Do you remember when the shapes you saw in the clouds or tree branches were mystical creatures? When the space under the dining room table was a gypsy tent or a pirate ship? When exploring the backyard was a trip to a foreign land or maybe even another planet? I do, but I don’t remember how I got there.
You see, I’ve come to the shocking (especially for a writer) conclusion that I’m not nearly as creative as I used to be. I know that’s not all that unusual for an adult, but it was a jarring realization for me. What precipitated this epiphany? A few weeks ago I read Laini Taylor’s novella Night of Cakes and Puppets. I love all of her books (seriously LOVE), but this one was special. While I was reading, it gave me that feeling I had all the time as a child, that anything is possible – anything at all – and magic is real. This was the world as I used to know it.
What happened, you ask? I have no idea. And that’s why I’m here today. I’m on a quest to recapture my childhood imagination, to free my brain from the shackles of propriety life has bound it in and let myself see the magic and possibilities in life again. Reading Laini’s book really threw into sharp relief just how constrained my imagination really is, especially in comparison to hers. I’m a writer, so that may sound strange, but even within the realm of fiction, I find myself bound by certain rules of what can and cannot be done, rules that likely exist only in my head. (What’s worse, now I find myself thinking of what an audience would like or what will fly with a publisher.) I want to be free, to someday write that fantasy novel that captures the whimsy of youth for adult readers who, like me, have lost touch with their inner child.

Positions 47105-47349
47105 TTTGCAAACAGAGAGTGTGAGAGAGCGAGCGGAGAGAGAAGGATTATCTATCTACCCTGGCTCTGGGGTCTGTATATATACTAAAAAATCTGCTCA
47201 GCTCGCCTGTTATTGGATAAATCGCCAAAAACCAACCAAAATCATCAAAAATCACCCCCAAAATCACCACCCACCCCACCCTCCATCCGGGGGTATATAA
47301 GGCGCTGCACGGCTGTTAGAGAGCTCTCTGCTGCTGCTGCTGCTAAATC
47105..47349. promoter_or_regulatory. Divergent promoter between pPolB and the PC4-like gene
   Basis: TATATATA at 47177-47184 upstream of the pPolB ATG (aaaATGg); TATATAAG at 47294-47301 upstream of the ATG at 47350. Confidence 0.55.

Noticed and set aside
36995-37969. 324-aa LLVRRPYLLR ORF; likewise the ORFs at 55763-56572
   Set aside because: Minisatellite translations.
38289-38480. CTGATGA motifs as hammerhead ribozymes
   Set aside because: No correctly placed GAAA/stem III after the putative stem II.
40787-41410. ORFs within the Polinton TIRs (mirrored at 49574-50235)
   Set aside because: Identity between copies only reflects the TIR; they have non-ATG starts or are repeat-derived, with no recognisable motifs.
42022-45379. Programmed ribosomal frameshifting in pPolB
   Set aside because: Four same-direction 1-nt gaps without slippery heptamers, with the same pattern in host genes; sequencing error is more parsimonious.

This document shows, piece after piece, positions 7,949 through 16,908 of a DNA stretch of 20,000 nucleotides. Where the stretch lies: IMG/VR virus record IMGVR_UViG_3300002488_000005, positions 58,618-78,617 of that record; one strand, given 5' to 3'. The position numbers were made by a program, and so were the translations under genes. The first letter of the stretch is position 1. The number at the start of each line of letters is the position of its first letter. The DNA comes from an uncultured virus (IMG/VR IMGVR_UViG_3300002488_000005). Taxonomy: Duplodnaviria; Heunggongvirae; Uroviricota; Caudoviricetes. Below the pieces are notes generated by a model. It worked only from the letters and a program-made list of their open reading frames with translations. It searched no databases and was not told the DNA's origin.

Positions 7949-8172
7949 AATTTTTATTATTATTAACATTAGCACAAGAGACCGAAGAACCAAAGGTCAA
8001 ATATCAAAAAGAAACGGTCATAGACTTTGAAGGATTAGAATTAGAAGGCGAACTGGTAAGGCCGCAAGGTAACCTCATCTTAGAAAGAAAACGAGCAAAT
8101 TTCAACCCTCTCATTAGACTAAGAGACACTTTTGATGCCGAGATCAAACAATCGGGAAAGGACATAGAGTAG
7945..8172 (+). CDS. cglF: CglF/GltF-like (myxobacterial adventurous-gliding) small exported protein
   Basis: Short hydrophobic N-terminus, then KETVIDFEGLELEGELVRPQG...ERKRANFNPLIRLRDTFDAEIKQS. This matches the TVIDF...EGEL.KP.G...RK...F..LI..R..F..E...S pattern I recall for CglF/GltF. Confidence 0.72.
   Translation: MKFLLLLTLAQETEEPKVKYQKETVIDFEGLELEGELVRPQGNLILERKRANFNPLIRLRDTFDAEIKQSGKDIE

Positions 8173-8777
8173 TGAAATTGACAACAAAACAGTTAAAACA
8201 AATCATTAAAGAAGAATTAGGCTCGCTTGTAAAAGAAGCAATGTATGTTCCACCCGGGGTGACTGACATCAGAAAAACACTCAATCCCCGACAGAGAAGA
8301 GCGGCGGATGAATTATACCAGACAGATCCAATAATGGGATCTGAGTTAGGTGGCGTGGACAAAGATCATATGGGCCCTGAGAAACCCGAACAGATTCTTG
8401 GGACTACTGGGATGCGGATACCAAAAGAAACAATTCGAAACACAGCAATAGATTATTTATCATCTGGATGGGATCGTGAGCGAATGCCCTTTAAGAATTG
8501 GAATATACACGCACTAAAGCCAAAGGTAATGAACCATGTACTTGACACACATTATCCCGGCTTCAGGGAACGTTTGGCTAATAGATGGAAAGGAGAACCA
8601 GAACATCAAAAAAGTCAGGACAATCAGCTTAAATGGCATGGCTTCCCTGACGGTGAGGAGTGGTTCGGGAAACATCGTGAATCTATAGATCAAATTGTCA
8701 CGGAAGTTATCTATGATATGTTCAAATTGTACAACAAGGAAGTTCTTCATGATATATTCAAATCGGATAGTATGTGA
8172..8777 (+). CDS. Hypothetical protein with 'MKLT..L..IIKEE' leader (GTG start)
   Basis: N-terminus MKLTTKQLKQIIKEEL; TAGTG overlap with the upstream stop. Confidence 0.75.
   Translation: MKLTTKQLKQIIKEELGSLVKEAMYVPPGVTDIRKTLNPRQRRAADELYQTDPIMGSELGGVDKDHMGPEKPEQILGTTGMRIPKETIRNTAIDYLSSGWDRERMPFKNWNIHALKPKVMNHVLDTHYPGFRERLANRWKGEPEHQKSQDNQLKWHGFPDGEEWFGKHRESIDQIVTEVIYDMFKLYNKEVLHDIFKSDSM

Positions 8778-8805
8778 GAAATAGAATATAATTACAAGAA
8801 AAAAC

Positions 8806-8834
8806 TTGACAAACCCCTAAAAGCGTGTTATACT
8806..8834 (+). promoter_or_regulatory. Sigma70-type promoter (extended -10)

Being a writer, the first thing I did was try to remember when I last had the feeling truly free imagination. In late grade school/early high school, I was still training (read: exercising) under the conviction I was meant to be a vampire slayer (thank you, original Buffy the Vampire Slayer movie), so I know I had it then. It was probably late high school or early college when I lost it. That sounds about right because that’s when you start to enter “the real world.”
Then I turned to my trusty friends, books, to try to figure out how to get it back. Turns out, most of the books on imagination/creativity in Amazon’s catalog fall into four categories: a) geared toward business, b) related to religion/manifestation, c) related to healing yourself from addiction/abuse or d) how to encourage creativity in your child. Nothing for adults on how to get it back. Maybe someday if/when I figure it out, I’ll write one.
I think the more you use it, the more it comes back, so I’ll certainly keep on writing. Until then, I’m going to surround myself with creative people (online and IRL), try my best and hope some of the pixie sparkle rubs off!
So where does that leave me? Asking you lovely people for advice! If you have any tips for getting in touch with your childhood imagination, please let me know!
Have you ever had a similar experience? Better yet, have you figured out how to get in touch with your inner creative child? If so, please tell me about it. I want to hear your experiences.